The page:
Last reviewed 5 February 2021
The Local Government and Social Care Ombudsman has called for councils to ensure greater transparency over free early years places.
The Ombudsman made an investigation following a complaint raised by a parent who said he was being charged an extra £1.08 an hour for 30 hours of funded childcare at Kiddi Caru Day Nursery in Leicestershire. Over a year the family were found to have been overcharged by around £900.
Currently all three and four-year-olds in England are entitled to 15 hours a week of funded childcare, rising to 30 hours for children of eligible working parents.
Department for Education guidance for local authorities states that funded places must be delivered completely free of charge and that councils should ensure that providers do not charge parents top-up fees, which is the difference between a provider’s normal charge to parents and the funding they receive from the local authority to deliver free places. Providers can charge for meals and snacks, and consumables such as nappies or sun cream, as part of a free entitlement place, although these charges must be voluntary.
However, the Ombudsman found that Kiddi Caru nursery in Market Harborough was charging parents the difference between the amount they were being paid by Leicestershire County Council for the places and the amount they charged private customers.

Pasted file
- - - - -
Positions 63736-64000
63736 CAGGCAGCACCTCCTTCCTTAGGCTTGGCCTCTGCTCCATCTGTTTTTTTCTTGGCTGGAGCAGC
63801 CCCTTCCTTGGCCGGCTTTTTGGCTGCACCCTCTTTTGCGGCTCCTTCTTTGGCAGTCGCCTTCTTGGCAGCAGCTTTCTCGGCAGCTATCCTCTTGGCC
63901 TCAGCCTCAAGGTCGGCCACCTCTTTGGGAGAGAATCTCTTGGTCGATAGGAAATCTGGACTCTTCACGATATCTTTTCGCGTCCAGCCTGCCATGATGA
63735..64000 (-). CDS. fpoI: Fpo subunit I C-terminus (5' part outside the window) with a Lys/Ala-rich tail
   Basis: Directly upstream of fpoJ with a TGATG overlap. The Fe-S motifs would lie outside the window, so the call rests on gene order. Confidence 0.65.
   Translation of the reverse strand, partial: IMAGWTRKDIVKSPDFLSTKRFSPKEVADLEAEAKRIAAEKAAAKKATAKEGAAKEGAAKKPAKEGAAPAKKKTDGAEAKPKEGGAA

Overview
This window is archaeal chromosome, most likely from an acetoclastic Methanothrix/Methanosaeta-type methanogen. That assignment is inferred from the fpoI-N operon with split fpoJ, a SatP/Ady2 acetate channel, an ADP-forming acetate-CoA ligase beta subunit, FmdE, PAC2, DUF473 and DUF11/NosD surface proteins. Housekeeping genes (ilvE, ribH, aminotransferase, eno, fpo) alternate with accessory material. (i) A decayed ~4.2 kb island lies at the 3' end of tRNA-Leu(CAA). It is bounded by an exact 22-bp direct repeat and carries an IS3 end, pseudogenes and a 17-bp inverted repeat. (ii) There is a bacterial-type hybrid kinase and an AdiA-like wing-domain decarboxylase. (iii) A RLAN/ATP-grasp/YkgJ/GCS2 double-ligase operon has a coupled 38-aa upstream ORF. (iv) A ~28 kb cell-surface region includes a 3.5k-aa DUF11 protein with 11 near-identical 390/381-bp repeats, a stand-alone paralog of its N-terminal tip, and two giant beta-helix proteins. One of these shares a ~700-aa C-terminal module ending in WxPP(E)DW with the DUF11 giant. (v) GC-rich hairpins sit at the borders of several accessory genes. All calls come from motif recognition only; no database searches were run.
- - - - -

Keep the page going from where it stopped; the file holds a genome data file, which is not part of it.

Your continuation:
The Ombudsman’s investigation found Leicestershire County Council did not have sufficient oversight of the way the nursery charged parents when administering the free early years places. It had not identified any problems with the invoices or charges despite auditing the nursery chain, and it had failed to work with the nursery to ensure its invoices were clear, transparent and itemised.
The Ombudsman said that the local authority should apologise to the parent and ensure that the family, and any other parents who have been charged a top-up fee by the nursery, receive their money back.
Michael King, Local Government and Social Care Ombudsman, said:
“While I acknowledge local authorities - and the early years sector - are struggling financially, the Government's intentions have always been that these places are provided free of charge to parents, and it is up to local authorities to administer them accordingly.”
“Guidance states that councils should work with providers to ensure invoices are clear, transparent and itemised. Free must mean free, but in this case it was not possible for the man to see how the invoice was calculated or whether his daughter was receiving her entitlement free of charge.”
“We are concerned that local authorities may not be delivering on the Government’s pledge to parents, so I would urge other councils across the country to check their processes to ensure providers in their area are not making the same errors.”